If you are an artist trying to make a name for yourself, the possibilities are endless regarding the different types of trade shows that you could attend to get your name out there. You do not necessarily need to stick to comic conventions, but choosing a variety of conventions to bring your trade show displays to around the US, is the best way to find reach and expand your audience. While everyone knows New York Comic Con and San Diego Comic Con, those aren’t the only ones for people looking to break into the comic book or related industries. Here is a list of possible trade shows you might want to consider as an aspiring comic book artist.
Wizard World Chicago
A quick summer trip to the City of Wind can lead you to Wizard World, a stop on the convention schedule by the giant, Wizard Entertainment. Most older folks know Wizards from the series of publications in the early 90s that gave constant updates on and fostered the anime, comics, and manga communities. Their convention schedule is the next evolution for the giant company and Chicago is one of the largest and longest events of the year, being the only four-day stop on their convention schedule.
MoCCA Arts Festival
MoCCA Arts Festival was created and sponsored by the Museum of Comic and Cartoon Art in New York City, New York. While this festival was just created it is a wonderful opportunity for independent and up-and-coming authors and artists. MoCCA showcases artists that are less well known and has a much different feel than conventions that cater to the more established, well-known artists and series.
Motor City Comic Con
Hosted in Novi, Michigan, the Motor City Comic Con is a three-day convention that caters to comic book fans of all ages. The convection has seen steady growth due to the fact that it caters to all types of fans boasting an anime/manga section, special guest appearances and areas themed specifically for kids. For up-and-coming artists, the convection is a must-attend due to its large artists’ alley, a huge dealer floor, and drawing/crafting classes.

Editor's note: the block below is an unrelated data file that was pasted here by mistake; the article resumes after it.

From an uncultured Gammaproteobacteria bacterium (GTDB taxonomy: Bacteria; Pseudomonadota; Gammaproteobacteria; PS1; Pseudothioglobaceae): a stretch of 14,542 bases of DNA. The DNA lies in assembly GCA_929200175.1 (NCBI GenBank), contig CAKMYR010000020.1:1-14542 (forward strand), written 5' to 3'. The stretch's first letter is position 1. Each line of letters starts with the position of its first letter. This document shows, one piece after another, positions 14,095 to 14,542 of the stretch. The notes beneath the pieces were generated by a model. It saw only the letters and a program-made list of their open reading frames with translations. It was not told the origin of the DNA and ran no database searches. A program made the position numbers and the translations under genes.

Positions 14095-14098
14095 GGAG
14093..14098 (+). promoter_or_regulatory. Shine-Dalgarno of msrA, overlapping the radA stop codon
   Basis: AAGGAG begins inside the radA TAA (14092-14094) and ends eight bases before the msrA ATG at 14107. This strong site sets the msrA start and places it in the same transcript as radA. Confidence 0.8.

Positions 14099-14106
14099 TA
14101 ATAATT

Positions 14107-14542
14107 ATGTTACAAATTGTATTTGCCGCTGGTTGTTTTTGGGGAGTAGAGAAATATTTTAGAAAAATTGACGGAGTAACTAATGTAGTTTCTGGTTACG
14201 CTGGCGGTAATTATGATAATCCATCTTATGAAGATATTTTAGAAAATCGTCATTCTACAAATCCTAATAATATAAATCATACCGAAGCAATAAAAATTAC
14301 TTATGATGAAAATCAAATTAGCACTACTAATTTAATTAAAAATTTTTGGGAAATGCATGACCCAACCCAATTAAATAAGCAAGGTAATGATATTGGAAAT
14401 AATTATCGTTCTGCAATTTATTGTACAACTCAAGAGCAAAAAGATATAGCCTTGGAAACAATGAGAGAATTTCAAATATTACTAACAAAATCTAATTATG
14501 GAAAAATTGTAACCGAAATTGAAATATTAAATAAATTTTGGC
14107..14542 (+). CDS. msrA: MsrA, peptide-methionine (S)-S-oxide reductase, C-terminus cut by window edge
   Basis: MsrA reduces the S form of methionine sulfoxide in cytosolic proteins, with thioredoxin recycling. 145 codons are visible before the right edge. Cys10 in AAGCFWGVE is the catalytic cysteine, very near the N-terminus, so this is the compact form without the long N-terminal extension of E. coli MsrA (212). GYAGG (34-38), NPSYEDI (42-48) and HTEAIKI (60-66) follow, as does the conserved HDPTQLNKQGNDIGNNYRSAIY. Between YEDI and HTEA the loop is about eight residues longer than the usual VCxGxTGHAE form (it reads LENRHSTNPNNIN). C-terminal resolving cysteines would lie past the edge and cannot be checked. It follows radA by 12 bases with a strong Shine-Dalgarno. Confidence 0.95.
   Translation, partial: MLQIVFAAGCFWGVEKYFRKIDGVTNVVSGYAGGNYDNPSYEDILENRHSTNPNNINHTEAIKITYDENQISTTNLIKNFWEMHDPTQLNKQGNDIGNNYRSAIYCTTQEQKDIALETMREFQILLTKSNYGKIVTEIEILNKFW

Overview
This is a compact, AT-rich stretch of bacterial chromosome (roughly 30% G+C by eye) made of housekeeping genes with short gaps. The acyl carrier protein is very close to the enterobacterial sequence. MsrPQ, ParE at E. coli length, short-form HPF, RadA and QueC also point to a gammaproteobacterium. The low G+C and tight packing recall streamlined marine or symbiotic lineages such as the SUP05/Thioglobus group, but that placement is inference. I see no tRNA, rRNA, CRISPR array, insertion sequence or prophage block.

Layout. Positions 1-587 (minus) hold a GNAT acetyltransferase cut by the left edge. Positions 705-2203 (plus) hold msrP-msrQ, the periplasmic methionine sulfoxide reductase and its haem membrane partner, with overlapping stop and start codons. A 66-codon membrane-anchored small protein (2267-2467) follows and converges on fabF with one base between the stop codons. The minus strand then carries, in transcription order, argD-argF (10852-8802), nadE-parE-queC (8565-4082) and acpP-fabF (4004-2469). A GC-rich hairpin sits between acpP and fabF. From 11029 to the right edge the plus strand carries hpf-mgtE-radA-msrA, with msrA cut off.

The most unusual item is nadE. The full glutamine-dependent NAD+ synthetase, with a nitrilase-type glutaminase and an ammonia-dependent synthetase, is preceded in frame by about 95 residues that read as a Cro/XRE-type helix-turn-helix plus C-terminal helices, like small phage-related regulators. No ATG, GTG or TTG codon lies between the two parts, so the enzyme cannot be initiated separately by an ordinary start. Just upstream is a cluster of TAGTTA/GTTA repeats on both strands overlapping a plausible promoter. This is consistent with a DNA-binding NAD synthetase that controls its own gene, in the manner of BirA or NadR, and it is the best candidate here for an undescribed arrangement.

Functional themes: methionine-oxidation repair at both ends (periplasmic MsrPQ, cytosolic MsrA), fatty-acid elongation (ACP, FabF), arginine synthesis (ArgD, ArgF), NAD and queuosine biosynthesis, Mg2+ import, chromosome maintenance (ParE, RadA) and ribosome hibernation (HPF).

Small Press Expo
While most of the conventions listed above have spots for up-and-coming artists and independent artists, the Small Press Expo caters directly to these groups. This show doesn’t have a large presence from publishers and doesn’t see a lot of retailers. Instead, it focuses on small publishers and independent artists, giving them booth space. This is great because it allows these people an opportunity to directly interact with their fans and create a name for themselves. Also, at this convention, the Ignatz Award is given out. The Ignatz is an award for excellence in the independent comic community and is voted for by the fans that attend the convention.
Ready to Make a Name for Yourself?
If you are ready to make a name for yourself and break into the convention and comic book scene don’t forget to research and invest in a trade show display. No matter how great your art is chances are you will get overlooked if you don’t appear to be a professional. Invest in yourself and in no time there will be people waiting to invest in your art.